Our plan for the day is drive to Lake Worth and check out some grafitti. Our friend John Griffin is painting a wall. We plan to meet his mother Rosemary there. The skies are dark and threatening to the west as we drive north along Federal Highway. My husband predicts it will not rain for a while, the clouds are moving north alongside us.
We have a vague idea where this event is taking place. We think it is somewhere in downtown Lake Worth. We drive up and down the streets. I roll down the window expecting to hear music. We drive by Luis’ house, a Guatamalan man who works with my husband, to see if he and his wife would like to join us but they aren’t home. We know the graffiti is somewhere on Second Avenue or it could be Second Street. We’re not sure about East 2nd or West 2nd, North 2nd or South. We get very confused with the grid system. We like our roads to meander where the cows used to roam and have descriptive names like Commonwealth and Beacon, River and Meadow, Juniper and Spruce. Give us a grid and we are instantly turned upside down and all around.
We get a call from Rosemary, it is 2nd and Congress. Not downtown at all, but WAY out west. Not really way out west but we rarely venture across Dixie Highway now that we have moved to the Intracoastal. We head west towards the dark clouds that are moving north but are actually beginning to cover the entire sky which suddenly opens up and rain pours down in sheets.
We take a right off of Congress, no graffiti here. We cross Congress and drive a short ways when I notice what looks like a wall of graffiti. “Pull in here,” I shout over the driving rain. There are a few produce trucks. “Maybe they have food trucks,” I shout. My husband grumbles, “Why are you shouting?” “Because I always shout.” I do speak loudly. It’s a Rhode Island thing. You should hear me when I get together with my friend Mary Jane.
“Look, a tent.” I point to a popup tailgate tent. Some people are cooking sausage. The graffiti is not graffiti, it’s a picture of fruit.I couldn’t make it out through the sheets of rain. We are in the parking lot of C & D Produce & Meat. Everyone is Hispanic or Jamaican. My husband and I look at each other. “We gotta go in here,” I say. He nods in total agreement. We dodge the pouring rain and the puddles to enter what we consider Disney World.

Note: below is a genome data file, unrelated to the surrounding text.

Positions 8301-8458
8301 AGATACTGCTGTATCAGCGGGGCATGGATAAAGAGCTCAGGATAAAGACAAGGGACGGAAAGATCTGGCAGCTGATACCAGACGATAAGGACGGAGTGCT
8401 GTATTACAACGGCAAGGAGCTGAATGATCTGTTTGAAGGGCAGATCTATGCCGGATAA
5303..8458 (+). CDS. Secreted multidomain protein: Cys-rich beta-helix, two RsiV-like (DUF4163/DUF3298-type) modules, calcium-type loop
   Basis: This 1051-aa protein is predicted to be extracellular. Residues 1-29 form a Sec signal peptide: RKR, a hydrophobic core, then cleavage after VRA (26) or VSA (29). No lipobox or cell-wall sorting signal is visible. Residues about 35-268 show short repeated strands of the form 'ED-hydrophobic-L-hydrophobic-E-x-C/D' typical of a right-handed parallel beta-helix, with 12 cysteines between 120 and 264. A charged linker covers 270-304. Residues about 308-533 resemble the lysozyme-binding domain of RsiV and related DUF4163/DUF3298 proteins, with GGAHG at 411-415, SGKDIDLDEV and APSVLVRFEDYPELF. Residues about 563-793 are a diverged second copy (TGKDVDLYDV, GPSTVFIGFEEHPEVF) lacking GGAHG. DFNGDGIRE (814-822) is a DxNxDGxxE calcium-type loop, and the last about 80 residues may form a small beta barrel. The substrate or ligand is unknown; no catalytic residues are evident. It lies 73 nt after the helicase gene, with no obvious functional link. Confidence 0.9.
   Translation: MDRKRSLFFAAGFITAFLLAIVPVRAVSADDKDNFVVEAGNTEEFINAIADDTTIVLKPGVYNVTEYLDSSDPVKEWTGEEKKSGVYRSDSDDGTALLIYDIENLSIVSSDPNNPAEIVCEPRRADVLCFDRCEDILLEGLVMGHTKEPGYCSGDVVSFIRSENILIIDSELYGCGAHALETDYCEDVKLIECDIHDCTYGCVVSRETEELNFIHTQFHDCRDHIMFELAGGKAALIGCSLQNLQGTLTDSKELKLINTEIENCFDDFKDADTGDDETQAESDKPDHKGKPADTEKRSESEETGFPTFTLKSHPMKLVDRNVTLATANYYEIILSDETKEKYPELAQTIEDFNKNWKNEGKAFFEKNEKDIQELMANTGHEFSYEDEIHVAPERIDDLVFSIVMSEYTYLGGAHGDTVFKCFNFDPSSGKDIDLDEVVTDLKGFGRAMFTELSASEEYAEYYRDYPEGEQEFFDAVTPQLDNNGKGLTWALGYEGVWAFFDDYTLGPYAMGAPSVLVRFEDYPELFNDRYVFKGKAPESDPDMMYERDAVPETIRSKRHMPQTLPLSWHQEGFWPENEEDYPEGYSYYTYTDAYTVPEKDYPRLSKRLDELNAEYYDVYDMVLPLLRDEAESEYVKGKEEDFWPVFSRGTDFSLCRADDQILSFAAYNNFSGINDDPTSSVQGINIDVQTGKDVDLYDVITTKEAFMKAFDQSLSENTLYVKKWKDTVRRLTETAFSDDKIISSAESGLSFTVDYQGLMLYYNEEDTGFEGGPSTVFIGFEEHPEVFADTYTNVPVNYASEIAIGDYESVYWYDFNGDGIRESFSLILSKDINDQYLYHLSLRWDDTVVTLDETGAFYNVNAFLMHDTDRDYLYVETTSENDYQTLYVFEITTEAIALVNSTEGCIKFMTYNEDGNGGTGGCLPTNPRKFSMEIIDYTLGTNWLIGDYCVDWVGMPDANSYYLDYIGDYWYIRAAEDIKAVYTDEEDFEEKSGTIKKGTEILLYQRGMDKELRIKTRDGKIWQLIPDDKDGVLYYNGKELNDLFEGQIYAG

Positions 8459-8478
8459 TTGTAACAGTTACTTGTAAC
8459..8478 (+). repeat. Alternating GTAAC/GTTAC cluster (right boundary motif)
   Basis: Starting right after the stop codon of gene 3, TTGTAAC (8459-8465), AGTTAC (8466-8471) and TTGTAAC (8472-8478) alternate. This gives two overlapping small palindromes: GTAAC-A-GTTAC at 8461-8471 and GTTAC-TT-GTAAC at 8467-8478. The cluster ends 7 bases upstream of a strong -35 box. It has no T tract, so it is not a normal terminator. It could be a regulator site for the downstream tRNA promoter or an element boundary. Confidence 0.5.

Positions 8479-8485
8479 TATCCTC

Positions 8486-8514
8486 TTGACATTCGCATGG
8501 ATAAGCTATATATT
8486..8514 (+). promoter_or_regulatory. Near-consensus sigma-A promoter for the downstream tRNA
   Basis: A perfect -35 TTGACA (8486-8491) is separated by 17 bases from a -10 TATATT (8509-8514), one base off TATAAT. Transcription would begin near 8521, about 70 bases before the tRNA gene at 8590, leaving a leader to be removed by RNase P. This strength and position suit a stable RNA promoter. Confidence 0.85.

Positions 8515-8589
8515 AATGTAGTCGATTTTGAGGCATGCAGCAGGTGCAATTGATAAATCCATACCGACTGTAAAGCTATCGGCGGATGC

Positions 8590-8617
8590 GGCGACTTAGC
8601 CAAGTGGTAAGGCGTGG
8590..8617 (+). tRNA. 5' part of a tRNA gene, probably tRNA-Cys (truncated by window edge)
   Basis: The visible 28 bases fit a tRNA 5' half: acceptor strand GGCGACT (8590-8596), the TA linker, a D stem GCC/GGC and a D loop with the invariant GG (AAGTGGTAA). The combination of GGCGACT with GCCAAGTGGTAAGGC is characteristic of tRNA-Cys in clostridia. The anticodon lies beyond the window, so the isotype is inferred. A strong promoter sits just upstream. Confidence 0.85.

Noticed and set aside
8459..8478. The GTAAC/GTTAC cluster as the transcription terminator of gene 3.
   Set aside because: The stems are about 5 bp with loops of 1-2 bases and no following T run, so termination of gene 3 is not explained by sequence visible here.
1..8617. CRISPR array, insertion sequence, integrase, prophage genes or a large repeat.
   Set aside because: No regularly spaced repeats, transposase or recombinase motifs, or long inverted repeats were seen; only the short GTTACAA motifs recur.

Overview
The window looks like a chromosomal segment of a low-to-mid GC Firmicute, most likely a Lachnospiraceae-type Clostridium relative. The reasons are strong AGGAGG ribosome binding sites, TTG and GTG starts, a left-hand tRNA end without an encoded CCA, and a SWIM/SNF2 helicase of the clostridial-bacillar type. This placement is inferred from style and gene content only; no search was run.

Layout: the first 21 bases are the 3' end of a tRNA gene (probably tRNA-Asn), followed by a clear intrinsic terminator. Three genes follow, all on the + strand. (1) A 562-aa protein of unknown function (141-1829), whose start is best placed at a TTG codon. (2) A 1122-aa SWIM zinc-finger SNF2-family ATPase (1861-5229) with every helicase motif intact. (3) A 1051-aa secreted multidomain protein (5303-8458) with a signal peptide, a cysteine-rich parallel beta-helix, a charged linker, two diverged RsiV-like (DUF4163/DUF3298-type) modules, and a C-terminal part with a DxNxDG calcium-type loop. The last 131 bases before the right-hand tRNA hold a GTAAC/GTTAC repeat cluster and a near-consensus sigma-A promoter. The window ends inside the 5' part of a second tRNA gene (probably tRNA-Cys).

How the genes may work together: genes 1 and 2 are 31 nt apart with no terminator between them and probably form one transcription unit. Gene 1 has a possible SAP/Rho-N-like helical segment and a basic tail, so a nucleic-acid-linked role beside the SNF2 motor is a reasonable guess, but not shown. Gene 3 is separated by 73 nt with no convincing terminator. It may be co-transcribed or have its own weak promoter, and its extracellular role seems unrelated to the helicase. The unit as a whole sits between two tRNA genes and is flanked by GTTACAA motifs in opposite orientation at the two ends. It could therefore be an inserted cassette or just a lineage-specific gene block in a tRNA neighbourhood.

My husband and I love stores like this. We could spend hours wandering the aisles, filling the grocery cart, and looking in the cases. Perusing the spices. “Do they have jerk sauce?” “Look at this industrial size hot sauce.”
There is an entire aisle of dried beans.
And shelves of canned jalapeños.
On my fiftieth birthday we stayed on the Upper West Side of Manhattan. We had big plans but it was a frigid week in New York City, much like the weather has been this week in the Northeast. We stayed around the neighborhood where our boutique hotel was siutated. We went to the Museum of Natural History and the Tiffany exhibit at the NY Historical Society. We had birthday brunch at a restaurant where a scene from You’ve Got Mail was filmed. We drank in Irish pubs and ate Italian food, and every day we shopped the little grocery stores from Zabar’s to others I can’t remember. We had no where to cook the food so we bought rugelach, delicious blue cheese and crackers, cups of coffees. We oohed and aahed over the fish counter, the meat, the cold cuts, the anitpasto.
Rich almost wanted to move to New York. He asked several house painters in an Irish bar what it was like to paint for a living in New York. “Where do you park?” “Do you need sidewalk permits?” “Do you bring the ladders up the elevator?”
I forgot what this is called. White Yucca?
The meat/fish market attached to the farmers’ market.
It smells strange in here. We don’t recognize some of the cuts. We get all gringo when we see the chicken feet.
All I buy is a package of chorizo. The selections are endless: Guatamalan, Columbian, Salvador. Who knew there were so many chorizos. I chose the Columbian for no other reason than I like the light red color flecked with green herbs. It reminds me of a small grocery store across from the condo we stayed in on the Costa del Sol. We shopped there every day along with lots of Scandinavian tourists. My younger daughter ate chorizo with every meal.
We also buy watercress, broccoli, blueberries, tomatillios, serrano peppers, apples, scallions, avocados, arugula, frescoe cheese which I have found in the grocery stores down here and is excellent on tacos and quesidillas.
I don’t buy this. The sign is missing. I have no idea what it is or how you would eat it. Is it a fruit or a veggie? A knobby cucumber? I also don’t buy the large cactus leaves or many other strange and new items but I am going to look up recipes and come back to try another day. I am going to expand my Spanish cooking repertoire.
We leave the store with five bags, having spent only eighteen dollars. We find the graffiti artists not far from the store, all standing under the overhang of an industrial building. They are calling it a day. Rain out.
I never got a walk in. We drove home in torrential rain, forging puddles as large as small ponds, barely able to see at times. As I write this blog my husband comes in to tell me the movie K-Pax is on. “The produce alone is worth the trip,” as Kevin Spacey says in the movie. Serendipity. Tomorrow I am going to make soup, like Josie in my soon to be released novel, Take Me Home. Watercress Broccoli soup.